[ Key to Success ] Preparation


What other advice would you give young fledgling novelists?


Khaled Hosseini: I have met so many people who say they've got a book in them, but they've never written a word of it. I think to be a writer, you have to write. You have to write every day, and you have to write whether you feel like it, whether you don't, and be stubborn. And you also have to read a lot. Read the kinds of things you want to write, read the kinds of things you would never write. I find I learn something from everybody. I would never say I've been influenced directly by a given writer, but I feel like I've learned something from every writer that I have read. And I read with kind of a different -- I read to pay attention to the voice. I pay attention to how they write dialogue. I pay attention to how they resolve conflict, how they form structure, the rhythm of a story. Sometimes with a critical eye, often with an admiring eye with really great writers. And so keep writing and -- probably the best advice that I can give is to write for an audience of one, and that is yourself. The minute you start writing for an outside audience, that immediately taints the entire creative process. I wrote both of these books because I was telling myself a story. I really wanted to find out what happens to Amir after he betrays his friend. Why does he go to Afghanistan? What does he find there? I wanted to find out for myself how the relationship between these two women changed. You really have to tell it to yourself, and then when you are done with it, hope that other people will enjoy it, and just shut everybody else out during the writing process and put yourself in a mental bunker.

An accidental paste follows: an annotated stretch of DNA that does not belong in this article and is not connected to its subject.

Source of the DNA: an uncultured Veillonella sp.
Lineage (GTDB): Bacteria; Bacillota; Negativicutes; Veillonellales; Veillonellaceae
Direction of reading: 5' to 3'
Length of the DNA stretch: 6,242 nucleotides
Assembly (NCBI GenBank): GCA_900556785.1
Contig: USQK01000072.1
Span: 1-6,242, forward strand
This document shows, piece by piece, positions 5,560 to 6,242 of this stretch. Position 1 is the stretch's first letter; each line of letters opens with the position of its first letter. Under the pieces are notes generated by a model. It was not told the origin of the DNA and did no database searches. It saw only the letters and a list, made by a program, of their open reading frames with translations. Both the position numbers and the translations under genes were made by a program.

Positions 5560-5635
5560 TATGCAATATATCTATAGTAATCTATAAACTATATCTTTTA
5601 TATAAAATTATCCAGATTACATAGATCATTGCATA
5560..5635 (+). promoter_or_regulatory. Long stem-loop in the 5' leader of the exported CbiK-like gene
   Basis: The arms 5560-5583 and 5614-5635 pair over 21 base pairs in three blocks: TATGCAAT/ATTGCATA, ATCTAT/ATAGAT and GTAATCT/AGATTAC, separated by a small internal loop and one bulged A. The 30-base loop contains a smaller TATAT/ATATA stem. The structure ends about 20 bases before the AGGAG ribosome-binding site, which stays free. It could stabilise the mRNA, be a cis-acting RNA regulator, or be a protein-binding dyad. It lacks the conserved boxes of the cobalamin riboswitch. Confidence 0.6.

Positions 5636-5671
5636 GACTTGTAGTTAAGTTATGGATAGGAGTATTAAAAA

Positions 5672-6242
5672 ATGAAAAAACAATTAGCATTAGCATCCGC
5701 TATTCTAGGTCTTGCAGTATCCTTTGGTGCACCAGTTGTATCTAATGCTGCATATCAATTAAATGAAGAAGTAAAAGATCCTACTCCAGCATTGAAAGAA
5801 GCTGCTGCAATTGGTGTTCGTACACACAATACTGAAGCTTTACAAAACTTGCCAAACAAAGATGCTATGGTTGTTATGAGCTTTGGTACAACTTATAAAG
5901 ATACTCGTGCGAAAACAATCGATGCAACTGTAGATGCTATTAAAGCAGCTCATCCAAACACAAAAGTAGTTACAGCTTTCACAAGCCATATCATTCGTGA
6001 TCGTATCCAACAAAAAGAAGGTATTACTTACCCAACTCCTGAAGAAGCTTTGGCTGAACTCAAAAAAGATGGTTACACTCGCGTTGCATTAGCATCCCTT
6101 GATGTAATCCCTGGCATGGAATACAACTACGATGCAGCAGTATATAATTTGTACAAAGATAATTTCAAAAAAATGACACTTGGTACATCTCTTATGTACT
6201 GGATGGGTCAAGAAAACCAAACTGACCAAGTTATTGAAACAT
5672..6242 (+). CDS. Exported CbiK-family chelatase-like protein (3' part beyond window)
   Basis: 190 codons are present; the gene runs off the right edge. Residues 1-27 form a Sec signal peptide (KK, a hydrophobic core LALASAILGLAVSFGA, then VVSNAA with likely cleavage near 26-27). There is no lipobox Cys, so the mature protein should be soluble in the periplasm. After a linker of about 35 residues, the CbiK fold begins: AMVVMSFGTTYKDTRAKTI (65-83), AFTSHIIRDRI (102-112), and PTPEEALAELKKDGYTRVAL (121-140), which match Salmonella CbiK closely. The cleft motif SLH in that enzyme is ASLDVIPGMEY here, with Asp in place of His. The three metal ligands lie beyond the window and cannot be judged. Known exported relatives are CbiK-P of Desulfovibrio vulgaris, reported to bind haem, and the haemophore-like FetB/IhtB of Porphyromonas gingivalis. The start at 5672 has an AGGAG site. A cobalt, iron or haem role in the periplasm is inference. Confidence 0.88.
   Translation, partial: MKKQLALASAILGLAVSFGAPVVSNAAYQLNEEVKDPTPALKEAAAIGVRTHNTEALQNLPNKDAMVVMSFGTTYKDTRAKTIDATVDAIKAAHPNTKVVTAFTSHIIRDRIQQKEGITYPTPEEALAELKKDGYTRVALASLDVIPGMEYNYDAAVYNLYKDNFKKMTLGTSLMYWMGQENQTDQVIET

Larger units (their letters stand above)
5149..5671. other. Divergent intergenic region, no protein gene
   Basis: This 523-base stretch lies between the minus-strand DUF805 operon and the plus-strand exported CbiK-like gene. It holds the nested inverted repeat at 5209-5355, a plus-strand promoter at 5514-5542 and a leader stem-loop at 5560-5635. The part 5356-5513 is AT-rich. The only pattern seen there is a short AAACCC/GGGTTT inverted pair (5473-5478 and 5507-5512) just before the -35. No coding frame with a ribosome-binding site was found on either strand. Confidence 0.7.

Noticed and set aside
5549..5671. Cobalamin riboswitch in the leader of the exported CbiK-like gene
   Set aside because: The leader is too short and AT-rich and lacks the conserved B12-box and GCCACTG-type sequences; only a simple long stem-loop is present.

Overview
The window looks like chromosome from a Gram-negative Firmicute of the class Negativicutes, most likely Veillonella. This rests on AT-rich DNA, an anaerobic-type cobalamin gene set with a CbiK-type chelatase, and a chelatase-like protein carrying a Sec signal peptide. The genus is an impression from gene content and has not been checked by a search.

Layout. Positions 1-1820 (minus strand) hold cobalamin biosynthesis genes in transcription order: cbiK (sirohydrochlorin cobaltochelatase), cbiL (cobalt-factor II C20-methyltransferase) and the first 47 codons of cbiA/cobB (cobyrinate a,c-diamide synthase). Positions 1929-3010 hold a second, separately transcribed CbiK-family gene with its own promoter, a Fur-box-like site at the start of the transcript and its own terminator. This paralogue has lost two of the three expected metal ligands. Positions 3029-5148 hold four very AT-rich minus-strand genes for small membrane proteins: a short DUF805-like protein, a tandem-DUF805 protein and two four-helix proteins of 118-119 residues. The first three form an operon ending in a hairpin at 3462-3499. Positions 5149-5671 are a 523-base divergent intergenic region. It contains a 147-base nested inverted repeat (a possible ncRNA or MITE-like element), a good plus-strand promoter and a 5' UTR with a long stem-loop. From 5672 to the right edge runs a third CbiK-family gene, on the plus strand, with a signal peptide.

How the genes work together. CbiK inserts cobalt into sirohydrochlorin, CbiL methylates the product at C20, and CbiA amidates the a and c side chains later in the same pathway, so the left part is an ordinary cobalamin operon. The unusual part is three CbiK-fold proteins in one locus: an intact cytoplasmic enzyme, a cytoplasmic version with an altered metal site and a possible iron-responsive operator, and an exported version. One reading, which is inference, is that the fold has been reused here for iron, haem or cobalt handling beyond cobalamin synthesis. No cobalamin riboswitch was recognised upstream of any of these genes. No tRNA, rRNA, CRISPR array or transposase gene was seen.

[ Key to Success ] Integrity


Khaled Hosseini Interview Photo
Do you think that the more you can do that, the more others will respond to it?

Khaled Hosseini: Well, you hope so. Sometimes it doesn't happen, and I'm sure a day will come when that won't happen for me, but I've been lucky twice now.

What is in your future? Are you working on another novel?

Khaled Hosseini: I hope to be starting on a new novel very soon. I have mentally been working on it for some time and turning ideas over, but hopefully I will start something quite soon. But that's all I can say.

What do you think of the American Dream? Do you have a conception of that?

Khaled Hosseini: I feel like I'm the poster child for it, whatever that phrase means now.


I came here basically penniless, with a suitcase of clothes, a family of nine people. I find myself now having written these books, and even well before the books, I was already a poster child because I had a very successful career as a doctor, I had married a great woman, had healthy children. But certainly, anybody who writes an article about the American Dream today should call me. I feel like I am a good example of it.

[ Key to Success ] The American Dream


Is it about accomplishing something you couldn't even imagine?


Khaled Hosseini: It's about discovering what you can be and giving yourself the chance to do it and be open to the possibility that it will actually happen and taking a risk. For me, writing these books, I am taking a chance with them and hoping that it will be perceived the way it eventually was received. I mean, it is a dream, whether it's an American dream or a personal dream, but for me certainly the entire thing has a dreamlike quality about it, these last five, six years.

[ Key to Success ] The American Dream


Thank you very much.

Khaled Hosseini: My pleasure. Thank you very much.

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This page last revised on Feb 04, 2010 12:44 EST